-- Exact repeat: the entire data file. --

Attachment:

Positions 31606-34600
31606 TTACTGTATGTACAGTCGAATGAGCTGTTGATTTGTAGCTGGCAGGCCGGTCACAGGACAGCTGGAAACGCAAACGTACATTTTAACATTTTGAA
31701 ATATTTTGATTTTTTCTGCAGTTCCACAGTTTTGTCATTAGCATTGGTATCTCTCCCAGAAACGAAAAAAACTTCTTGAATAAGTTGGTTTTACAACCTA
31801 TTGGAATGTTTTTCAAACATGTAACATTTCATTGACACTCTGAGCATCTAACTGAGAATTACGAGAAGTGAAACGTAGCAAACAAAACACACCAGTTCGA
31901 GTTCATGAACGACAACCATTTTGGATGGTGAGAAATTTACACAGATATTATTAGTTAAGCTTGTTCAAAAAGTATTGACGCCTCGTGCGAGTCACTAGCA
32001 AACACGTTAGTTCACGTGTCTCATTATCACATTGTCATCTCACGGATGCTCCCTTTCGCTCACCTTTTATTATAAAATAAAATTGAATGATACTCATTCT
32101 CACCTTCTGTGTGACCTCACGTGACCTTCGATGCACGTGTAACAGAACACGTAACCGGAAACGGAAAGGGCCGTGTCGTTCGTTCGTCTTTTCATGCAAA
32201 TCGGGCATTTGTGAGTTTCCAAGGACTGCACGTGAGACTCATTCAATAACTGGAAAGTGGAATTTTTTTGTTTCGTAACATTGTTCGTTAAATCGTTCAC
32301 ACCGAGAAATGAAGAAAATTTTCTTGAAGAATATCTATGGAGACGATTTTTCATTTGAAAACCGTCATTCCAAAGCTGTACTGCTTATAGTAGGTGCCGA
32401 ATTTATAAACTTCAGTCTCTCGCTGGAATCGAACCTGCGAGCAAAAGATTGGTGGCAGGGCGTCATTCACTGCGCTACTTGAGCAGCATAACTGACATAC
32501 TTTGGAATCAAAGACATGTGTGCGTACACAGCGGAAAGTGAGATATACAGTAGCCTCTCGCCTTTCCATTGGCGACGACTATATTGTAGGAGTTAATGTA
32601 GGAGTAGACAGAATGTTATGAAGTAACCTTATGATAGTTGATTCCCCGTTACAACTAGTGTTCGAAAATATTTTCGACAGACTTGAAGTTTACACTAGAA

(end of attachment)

Positions 31606-34600
31606 TTACTGTATGTACAGTCGAATGAGCTGTTGATTTGTAGCTGGCAGGCCGGTCACAGGACAGCTGGAAACGCAAACGTACATTTTAACATTTTGAA
31701 ATATTTTGATTTTTTCTGCAGTTCCACAGTTTTGTCATTAGCATTGGTATCTCTCCCAGAAACGAAAAAAACTTCTTGAATAAGTTGGTTTTACAACCTA
31801 TTGGAATGTTTTTCAAACATGTAACATTTCATTGACACTCTGAGCATCTAACTGAGAATTACGAGAAGTGAAACGTAGCAAACAAAACACACCAGTTCGA
31901 GTTCATGAACGACAACCATTTTGGATGGTGAGAAATTTACACAGATATTATTAGTTAAGCTTGTTCAAAAAGTATTGACGCCTCGTGCGAGTCACTAGCA
32001 AACACGTTAGTTCACGTGTCTCATTATCACATTGTCATCTCACGGATGCTCCCTTTCGCTCACCTTTTATTATAAAATAAAATTGAATGATACTCATTCT
32101 CACCTTCTGTGTGACCTCACGTGACCTTCGATGCACGTGTAACAGAACACGTAACCGGAAACGGAAAGGGCCGTGTCGTTCGTTCGTCTTTTCATGCAAA
32201 TCGGGCATTTGTGAGTTTCCAAGGACTGCACGTGAGACTCATTCAATAACTGGAAAGTGGAATTTTTTTGTTTCGTAACATTGTTCGTTAAATCGTTCAC
32301 ACCGAGAAATGAAGAAAATTTTCTTGAAGAATATCTATGGAGACGATTTTTCATTTGAAAACCGTCATTCCAAAGCTGTACTGCTTATAGTAGGTGCCGA
32401 ATTTATAAACTTCAGTCTCTCGCTGGAATCGAACCTGCGAGCAAAAGATTGGTGGCAGGGCGTCATTCACTGCGCTACTTGAGCAGCATAACTGACATAC
32501 TTTGGAATCAAAGACATGTGTGCGTACACAGCGGAAAGTGAGATATACAGTAGCCTCTCGCCTTTCCATTGGCGACGACTATATTGTAGGAGTTAATGTA
32601 GGAGTAGACAGAATGTTATGAAGTAACCTTATGATAGTTGATTCCCCGTTACAACTAGTGTTCGAAAATATTTTCGACAGACTTGAAGTTTACACTAGAA